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The Odyssey spacecraft sees blue dunes on Mars

The Odyssey spacecraft sees blue dunes on Mars

Mars is called the Red Planet. When you look at the night sky, you need to know why. However, the photo from the US investigation presents it differently.

In the sky, we recognize Mars by its red color. It is caused by the presence of iron on its surface. And because the planet’s atmosphere is sparse, you can see the color from Earth, especially in a telescope.

In April, NASA released a unique, previously unpublished image that may lead us to question whether Mars is also blue.

You see white in the picture Bluish dunes occur in the polar cap region of Mars. It covers an area roughly the size of France.

The image is actually a puzzle of images taken by NASA’s Mars Odyssey spacecraft, which has been orbiting the planet since October 2001. Its main mission is to use a spectrometer to study the composition of Mars’ surface and map water on it.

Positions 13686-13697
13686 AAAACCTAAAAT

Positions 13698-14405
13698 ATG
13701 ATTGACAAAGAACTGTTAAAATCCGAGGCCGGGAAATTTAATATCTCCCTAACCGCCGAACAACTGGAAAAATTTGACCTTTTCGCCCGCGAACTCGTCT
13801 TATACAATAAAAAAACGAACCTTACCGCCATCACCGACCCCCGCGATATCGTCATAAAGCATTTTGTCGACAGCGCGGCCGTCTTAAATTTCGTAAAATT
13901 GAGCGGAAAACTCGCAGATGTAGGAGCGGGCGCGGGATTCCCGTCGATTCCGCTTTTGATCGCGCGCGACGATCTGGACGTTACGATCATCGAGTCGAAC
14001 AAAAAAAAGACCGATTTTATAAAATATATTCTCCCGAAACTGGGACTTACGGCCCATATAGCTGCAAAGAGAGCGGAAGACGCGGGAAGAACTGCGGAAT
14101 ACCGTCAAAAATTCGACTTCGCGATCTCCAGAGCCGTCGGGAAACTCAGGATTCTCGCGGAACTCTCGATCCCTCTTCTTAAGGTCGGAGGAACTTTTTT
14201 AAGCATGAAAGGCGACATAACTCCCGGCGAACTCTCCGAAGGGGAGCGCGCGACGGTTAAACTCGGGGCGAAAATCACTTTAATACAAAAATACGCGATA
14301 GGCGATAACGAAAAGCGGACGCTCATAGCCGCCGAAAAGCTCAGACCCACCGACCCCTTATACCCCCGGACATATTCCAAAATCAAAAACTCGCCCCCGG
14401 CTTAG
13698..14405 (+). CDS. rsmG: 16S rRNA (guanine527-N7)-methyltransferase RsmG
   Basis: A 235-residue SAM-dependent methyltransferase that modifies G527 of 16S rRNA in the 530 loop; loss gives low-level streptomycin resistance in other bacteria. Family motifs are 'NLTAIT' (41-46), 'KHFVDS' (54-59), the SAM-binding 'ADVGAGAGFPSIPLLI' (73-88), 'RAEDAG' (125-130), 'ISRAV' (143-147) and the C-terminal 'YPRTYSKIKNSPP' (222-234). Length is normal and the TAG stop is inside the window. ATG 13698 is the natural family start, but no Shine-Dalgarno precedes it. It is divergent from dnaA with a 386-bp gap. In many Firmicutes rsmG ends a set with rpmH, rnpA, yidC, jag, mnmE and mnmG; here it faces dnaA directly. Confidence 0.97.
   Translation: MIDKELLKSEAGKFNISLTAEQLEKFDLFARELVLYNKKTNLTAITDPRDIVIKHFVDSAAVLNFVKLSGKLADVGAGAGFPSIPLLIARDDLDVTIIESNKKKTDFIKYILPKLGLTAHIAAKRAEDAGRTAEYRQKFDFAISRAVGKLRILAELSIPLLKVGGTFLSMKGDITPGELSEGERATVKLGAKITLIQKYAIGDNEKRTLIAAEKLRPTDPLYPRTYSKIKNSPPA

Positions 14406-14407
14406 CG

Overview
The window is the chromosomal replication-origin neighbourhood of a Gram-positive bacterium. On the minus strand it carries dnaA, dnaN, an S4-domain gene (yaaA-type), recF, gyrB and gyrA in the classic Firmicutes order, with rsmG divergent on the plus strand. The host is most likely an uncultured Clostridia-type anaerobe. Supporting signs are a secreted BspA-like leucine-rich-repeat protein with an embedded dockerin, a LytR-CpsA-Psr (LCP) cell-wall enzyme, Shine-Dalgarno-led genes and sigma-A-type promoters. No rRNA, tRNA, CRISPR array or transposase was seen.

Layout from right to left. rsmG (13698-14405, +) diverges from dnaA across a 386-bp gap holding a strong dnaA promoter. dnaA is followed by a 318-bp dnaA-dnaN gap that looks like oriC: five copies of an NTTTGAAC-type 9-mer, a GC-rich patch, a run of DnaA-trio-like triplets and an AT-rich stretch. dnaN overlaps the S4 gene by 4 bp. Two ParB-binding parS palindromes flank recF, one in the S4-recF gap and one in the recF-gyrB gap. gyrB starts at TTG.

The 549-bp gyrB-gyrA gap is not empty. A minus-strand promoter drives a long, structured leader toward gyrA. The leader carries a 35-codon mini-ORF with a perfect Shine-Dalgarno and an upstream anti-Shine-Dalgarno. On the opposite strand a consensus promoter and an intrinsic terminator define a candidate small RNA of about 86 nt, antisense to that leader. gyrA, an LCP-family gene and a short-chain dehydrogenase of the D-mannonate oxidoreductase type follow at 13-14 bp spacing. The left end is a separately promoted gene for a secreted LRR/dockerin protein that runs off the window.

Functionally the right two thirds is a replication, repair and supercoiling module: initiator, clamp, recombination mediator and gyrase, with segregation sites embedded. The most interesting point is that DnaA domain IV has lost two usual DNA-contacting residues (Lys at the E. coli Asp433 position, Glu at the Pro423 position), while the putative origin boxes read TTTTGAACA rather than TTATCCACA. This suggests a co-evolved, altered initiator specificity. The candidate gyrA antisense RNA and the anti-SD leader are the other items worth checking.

Mapping the Mars Odyssey spacecraft in the orbit of Mars. | Source:
Profmedia

The image shown is from the thermal imaging system spectrometer. This probe device naturally sees Mars in colors other than the human eye, which are the wrong colors. One can see the cold Duma as dark places.

Areas with lower temperatures are detected by a spectrophotometer in blue tones, while warmer areas with sunlight are shown in yellow and orange to dark red.

Spektrometr NASA experts help identify planet matter with It measures how Mars warms and cools.

The title image is just a section of the image that covers an area of ​​thirty kilometers wide. Here you can see it in full view.

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Mars Dunes in all their beauty with a polar cap. | Source: NASA / Free for commercial use

The image is part of a batch of photos to celebrate the 20th anniversary of Odyssey, the longest-serving spacecraft orbiting Mars.

“The Odyssey spacecraft provided us with invaluable information. Before Odyssey, we didn’t know exactly where the water was on Mars,” NASA quoted project scientist Geoffrey Plott of the NASA Jet Propulsion Laboratory that controls the spacecraft as saying.